In the spirit of Anne Lamott, I asked my students to do a version of her “school lunch” writing exercise.* Instead of school lunch, we wrote about kindergarten. In the exercise, she asks her students to write down everything they can remember about school lunch and then see what stands out that could be turned into its own story. In her example it was the ‘boy against the fence’ who popped out of nowhere. In mine, it was Dennis.
I don’t even remember his last name, but with his dark brown hair and deep blues eyes, he was the man – at least in kindergarten. In games of kissing tag, he was always my intended conquest.
You can imagine my thrill when we were made milk-buddies for the week. Everyday I walked to the lunch room with Dennis, entered the giant, dark, metal refrigerator, filled the milk crate with enough cartons for our class and carried it back to our classroom hand in hand….except for the milk crate between us. Our week together was bliss until the incident. The incident that scarred my kindergarten memories.
My teacher was only trying to keep us safe. Earlier in the week, a student, who had been running, collided with someone else and was badly hurt. She made a new rule: absolutely no running in the classroom.
In my exuberance to meet my milk buddy for our daily walk together, I scooted across the floor. I’m not sure you could really call it running….maybe more like race-walking. Either way, the teacher called it running and paddled me in front of everyone. Then sent me off in shame with my milk buddy, Dennis.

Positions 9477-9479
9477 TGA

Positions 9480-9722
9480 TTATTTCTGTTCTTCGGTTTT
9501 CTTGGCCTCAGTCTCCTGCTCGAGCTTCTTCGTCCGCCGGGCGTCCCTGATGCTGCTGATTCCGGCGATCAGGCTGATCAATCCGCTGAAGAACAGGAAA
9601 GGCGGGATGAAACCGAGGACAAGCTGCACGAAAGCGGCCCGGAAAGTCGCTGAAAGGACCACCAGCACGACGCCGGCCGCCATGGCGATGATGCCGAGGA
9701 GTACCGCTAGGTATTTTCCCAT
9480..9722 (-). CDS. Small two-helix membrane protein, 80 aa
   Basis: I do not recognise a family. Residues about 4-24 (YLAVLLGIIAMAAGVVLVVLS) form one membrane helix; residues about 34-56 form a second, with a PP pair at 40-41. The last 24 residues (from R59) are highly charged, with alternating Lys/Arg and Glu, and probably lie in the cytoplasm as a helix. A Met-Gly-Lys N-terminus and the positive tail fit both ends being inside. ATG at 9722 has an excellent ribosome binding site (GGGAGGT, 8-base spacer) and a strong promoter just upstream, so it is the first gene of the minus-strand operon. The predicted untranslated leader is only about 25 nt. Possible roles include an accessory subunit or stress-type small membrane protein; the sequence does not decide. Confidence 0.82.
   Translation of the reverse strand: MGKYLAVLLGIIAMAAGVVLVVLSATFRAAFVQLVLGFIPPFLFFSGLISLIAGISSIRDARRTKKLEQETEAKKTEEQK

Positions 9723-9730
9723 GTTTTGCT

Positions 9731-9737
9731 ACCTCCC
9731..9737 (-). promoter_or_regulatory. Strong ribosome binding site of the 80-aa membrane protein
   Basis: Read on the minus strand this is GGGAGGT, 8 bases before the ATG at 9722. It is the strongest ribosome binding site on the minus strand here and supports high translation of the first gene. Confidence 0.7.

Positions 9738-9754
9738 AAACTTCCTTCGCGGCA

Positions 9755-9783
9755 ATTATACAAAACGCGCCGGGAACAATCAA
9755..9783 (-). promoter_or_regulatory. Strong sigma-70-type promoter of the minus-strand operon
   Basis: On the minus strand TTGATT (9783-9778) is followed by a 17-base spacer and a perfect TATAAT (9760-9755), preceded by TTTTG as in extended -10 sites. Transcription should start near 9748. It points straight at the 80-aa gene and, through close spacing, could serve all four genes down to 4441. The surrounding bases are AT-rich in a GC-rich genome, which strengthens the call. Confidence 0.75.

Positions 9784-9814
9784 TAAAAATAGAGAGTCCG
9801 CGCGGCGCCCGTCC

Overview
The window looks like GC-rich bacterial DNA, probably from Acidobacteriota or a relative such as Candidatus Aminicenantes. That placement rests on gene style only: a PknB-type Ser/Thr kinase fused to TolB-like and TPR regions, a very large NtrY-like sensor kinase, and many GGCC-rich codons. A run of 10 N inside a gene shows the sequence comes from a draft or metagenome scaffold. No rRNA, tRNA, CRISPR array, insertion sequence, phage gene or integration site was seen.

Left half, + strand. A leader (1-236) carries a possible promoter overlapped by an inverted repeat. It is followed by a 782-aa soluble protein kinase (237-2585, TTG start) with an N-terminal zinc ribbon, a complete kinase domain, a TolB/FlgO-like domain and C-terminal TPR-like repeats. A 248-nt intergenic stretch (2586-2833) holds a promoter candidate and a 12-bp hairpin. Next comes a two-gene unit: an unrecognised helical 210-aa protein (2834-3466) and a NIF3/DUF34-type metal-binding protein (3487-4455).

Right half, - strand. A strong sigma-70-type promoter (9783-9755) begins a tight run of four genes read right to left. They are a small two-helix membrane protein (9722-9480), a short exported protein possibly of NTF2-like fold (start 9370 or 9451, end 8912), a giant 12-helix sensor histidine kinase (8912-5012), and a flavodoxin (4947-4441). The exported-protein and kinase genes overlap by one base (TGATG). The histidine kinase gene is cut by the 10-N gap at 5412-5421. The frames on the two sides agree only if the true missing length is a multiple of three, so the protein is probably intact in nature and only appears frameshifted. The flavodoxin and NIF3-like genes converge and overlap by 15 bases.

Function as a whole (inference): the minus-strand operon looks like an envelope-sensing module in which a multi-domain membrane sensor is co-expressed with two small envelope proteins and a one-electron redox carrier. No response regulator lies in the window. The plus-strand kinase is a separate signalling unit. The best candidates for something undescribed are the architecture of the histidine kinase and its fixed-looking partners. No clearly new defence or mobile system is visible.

I was quiet as we walked down the hall that day. Then Dennis said the only three words I ever remember him saying to me, “did it hurt?”
“Did it hurt?” Not, “are you ok?” or “I’m sorry that happened to you. You most certainly weren’t running!” But, “did it hurt.” Like he was doing research to weigh the pros and cons of acting up in the future.
I told him that it embarrassed me more than hurt me, and we went on with our task.
I don’t remember pursuing Dennis much after our week as milk buddies.
I do remember the puffy alphabet letters….maybe a topic for another post.
*Anne Lamott: Bird by Bird c.1994